Humpback dolphins

Appearance

Humpback dolphins are members of the genus Sousa. They are most often found very close to the shore, typically in small schools of less than 10 dolphins. They are medium sized dolphins, measuring up to 2.5m long, characterized by the conspicuous hump and elongated dorsal fin found on their backs. The pectoral fins are considerably small and the tail flukes have a well-defined median notch.

 

 

 

 

 

 

 

 

 

 

Taxonomy and Distribution

There is strong support for the recognition of 4 species of humpback dolphin: Sousa teuszii (Atlantic humpback dolphin) occurring in the Atlantic Ocean of West Africa, S. sahulensis (Australian humpback dolphin) occurring from North Australia throughout Southeast New Guinea, S. chinensis (Indo-Pacific humpback dolphin) occurring from Myanmar (Burma) throughout Southeast Asia, and S. plumbea (Indian Ocean humpback dolphin) occurring in the Indian Ocean from South Africa to Myanmar (Burma).

 

 

 

 

 

 

 

 

 

 

 

 

In South Africa, there are two populations of humpback dolphins with some level of genetic differentiation; one occuring between the eastern side of False Bay up to Algoa Bay and another on the Kwazulu Natal coast eastward of Mzamba.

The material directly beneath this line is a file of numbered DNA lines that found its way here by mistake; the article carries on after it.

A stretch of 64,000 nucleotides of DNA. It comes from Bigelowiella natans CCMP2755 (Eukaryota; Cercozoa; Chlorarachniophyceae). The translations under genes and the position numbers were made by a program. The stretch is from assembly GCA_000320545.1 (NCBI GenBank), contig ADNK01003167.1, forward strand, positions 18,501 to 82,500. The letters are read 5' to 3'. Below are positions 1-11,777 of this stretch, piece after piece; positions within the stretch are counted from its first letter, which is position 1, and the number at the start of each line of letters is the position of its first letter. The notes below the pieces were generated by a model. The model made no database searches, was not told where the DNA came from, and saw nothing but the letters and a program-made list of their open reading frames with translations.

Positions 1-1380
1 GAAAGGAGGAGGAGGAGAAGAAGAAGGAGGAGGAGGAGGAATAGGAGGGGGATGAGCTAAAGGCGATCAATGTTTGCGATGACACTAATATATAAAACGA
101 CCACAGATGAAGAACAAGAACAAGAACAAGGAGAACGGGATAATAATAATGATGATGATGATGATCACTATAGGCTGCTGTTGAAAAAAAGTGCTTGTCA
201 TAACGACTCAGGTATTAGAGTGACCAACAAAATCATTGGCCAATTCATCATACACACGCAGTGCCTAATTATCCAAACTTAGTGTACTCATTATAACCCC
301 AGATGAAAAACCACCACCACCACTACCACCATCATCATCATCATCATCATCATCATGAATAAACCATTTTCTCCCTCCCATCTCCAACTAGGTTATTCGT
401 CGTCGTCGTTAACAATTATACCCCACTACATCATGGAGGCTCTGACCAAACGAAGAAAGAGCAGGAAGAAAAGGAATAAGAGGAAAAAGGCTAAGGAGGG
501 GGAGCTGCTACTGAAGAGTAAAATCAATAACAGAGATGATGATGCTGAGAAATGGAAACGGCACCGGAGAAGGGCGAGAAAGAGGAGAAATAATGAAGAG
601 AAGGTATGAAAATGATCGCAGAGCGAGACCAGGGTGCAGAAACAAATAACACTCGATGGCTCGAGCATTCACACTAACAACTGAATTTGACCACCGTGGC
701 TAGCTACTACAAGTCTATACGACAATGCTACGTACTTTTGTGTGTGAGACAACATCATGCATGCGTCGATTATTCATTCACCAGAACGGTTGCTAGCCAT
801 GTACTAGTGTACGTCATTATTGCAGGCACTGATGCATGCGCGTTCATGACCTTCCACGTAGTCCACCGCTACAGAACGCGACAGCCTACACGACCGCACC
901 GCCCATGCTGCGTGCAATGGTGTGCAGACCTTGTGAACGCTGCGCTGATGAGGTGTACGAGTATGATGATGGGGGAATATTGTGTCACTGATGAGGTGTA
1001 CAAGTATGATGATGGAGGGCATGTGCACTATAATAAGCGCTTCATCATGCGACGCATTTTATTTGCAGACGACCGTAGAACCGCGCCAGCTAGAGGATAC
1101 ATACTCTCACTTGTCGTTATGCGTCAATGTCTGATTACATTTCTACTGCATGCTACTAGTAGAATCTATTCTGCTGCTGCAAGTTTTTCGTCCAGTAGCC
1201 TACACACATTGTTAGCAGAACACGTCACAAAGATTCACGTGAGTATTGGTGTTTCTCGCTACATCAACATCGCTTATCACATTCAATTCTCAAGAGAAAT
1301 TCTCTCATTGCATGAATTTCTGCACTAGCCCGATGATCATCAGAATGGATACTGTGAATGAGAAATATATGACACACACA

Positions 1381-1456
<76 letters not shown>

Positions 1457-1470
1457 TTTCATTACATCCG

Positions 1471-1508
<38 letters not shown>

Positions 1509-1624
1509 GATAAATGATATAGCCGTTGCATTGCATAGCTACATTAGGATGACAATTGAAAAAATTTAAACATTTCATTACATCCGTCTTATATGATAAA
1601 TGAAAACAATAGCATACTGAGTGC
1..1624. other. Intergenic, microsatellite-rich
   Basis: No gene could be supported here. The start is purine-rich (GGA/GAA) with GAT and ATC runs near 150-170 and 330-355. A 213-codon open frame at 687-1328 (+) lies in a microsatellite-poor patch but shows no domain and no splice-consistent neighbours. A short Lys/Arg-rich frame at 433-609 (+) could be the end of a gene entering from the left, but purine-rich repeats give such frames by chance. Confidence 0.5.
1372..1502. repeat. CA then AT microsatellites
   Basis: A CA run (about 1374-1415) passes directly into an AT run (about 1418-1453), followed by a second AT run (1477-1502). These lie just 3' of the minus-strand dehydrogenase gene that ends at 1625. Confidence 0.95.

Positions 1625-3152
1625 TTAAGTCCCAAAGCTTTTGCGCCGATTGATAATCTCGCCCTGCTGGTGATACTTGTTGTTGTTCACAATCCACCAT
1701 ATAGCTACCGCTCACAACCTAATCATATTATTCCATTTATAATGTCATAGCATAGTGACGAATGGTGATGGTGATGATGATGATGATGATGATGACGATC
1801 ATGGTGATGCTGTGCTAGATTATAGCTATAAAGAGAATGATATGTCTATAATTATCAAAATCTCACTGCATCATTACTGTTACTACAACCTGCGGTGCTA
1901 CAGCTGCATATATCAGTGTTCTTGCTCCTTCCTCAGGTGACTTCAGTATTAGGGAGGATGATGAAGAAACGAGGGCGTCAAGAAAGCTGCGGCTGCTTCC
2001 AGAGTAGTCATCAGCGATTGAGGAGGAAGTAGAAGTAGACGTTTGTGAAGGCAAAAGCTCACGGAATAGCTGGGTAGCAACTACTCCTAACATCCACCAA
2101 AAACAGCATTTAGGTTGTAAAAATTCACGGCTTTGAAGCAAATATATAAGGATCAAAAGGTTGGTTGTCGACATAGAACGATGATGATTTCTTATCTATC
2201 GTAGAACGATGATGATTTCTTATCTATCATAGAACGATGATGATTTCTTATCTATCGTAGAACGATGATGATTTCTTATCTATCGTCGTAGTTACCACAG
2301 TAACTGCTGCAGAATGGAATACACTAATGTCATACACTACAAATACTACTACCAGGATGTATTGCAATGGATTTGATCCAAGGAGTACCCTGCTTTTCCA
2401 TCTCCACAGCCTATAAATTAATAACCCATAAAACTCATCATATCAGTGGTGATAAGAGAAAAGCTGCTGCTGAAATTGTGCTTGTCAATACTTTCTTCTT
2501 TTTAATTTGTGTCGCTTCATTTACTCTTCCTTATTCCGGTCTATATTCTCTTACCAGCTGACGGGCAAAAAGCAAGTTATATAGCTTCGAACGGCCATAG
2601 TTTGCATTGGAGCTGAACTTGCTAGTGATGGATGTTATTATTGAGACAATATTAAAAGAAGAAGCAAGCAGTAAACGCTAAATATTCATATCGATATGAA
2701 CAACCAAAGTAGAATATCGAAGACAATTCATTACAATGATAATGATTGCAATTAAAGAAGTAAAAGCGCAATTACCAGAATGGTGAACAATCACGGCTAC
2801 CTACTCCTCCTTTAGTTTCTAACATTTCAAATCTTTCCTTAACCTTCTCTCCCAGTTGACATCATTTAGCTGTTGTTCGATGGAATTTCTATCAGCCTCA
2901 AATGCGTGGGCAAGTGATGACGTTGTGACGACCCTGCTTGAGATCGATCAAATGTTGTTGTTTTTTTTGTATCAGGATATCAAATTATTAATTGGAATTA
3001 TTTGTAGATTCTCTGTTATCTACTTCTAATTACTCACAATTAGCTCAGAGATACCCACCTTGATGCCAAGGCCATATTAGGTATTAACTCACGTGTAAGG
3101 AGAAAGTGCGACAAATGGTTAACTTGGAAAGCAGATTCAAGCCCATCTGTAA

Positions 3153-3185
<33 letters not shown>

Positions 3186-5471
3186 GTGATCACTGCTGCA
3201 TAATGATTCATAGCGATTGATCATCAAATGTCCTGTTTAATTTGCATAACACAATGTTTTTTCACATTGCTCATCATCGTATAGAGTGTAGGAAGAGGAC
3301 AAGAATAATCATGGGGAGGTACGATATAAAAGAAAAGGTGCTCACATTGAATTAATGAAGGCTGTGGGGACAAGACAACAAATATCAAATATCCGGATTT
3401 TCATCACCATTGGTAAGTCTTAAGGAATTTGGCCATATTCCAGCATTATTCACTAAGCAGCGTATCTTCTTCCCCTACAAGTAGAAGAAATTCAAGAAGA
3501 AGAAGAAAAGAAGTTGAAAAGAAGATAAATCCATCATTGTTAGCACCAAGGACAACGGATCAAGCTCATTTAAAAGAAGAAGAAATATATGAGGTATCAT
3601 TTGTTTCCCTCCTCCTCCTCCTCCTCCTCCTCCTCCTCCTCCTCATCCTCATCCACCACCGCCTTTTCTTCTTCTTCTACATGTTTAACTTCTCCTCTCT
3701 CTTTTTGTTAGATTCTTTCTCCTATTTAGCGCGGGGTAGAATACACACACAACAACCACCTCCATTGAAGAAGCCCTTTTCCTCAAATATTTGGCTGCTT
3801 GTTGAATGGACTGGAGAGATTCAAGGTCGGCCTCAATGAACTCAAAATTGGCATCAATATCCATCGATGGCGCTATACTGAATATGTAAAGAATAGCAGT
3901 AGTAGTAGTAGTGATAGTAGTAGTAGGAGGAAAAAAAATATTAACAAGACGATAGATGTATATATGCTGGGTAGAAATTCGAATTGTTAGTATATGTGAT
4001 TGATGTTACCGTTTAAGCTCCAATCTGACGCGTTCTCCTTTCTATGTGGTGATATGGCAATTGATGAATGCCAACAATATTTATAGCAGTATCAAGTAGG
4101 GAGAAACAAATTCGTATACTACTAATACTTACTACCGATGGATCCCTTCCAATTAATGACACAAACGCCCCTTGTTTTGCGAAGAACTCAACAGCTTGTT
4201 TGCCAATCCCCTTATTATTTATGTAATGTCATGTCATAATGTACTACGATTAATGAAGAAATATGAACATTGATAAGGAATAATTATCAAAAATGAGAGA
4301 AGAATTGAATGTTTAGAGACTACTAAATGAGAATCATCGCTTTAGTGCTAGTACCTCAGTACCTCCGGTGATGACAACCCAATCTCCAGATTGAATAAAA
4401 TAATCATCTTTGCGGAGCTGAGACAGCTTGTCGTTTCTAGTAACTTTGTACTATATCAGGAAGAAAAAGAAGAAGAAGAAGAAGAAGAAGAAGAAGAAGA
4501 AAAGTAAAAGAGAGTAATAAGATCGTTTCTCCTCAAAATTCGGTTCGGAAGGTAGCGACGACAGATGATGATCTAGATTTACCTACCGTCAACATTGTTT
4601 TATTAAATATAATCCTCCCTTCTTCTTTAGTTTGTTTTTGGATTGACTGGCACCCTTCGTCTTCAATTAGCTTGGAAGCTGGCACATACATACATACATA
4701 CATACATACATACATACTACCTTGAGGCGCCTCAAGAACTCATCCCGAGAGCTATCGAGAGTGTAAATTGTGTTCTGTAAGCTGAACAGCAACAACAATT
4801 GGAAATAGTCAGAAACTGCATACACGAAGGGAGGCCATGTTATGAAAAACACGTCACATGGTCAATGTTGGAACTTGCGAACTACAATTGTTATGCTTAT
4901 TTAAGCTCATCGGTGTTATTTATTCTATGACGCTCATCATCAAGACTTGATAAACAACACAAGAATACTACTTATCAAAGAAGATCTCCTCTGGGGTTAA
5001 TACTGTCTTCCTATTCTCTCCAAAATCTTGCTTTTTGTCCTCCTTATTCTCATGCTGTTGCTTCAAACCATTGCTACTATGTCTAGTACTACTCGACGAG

Conservation Status

 

Currently the IUCN Red List still considers S. chinensis and S. plumbea as one species and lists them as 'Near threatened' because globally they are thought to number only 10,000 adult individuals. However, when considering S. plumbea separately, the species is considered internationally ‘Vulnerable’. 

 

Within South African waters, rough estimates indicate the presence of less than 1,000 individuals. Consequently, and based on a number of other criteria, they were recently listed as ‘Endangered’ during the South African National Red List Assessment. They are considered the country’s most endangered marine mammal.

 

As humpback dolphins inhabit a narrow strip of shallow, inshore water and remain mostly within 400 meters of the shore and/or in waters less than 15m deep, their habitat often overlaps with human activities making them particularly vulnerable to human induced pressures such as habitat loss, pollution, shark nets and fishing activities. 

 

Adapted from Mendez et al. 2013

Featured illustration by Uko Gorter

Best 2007

Picture copyright R. Logston

Picture Copyright S Dines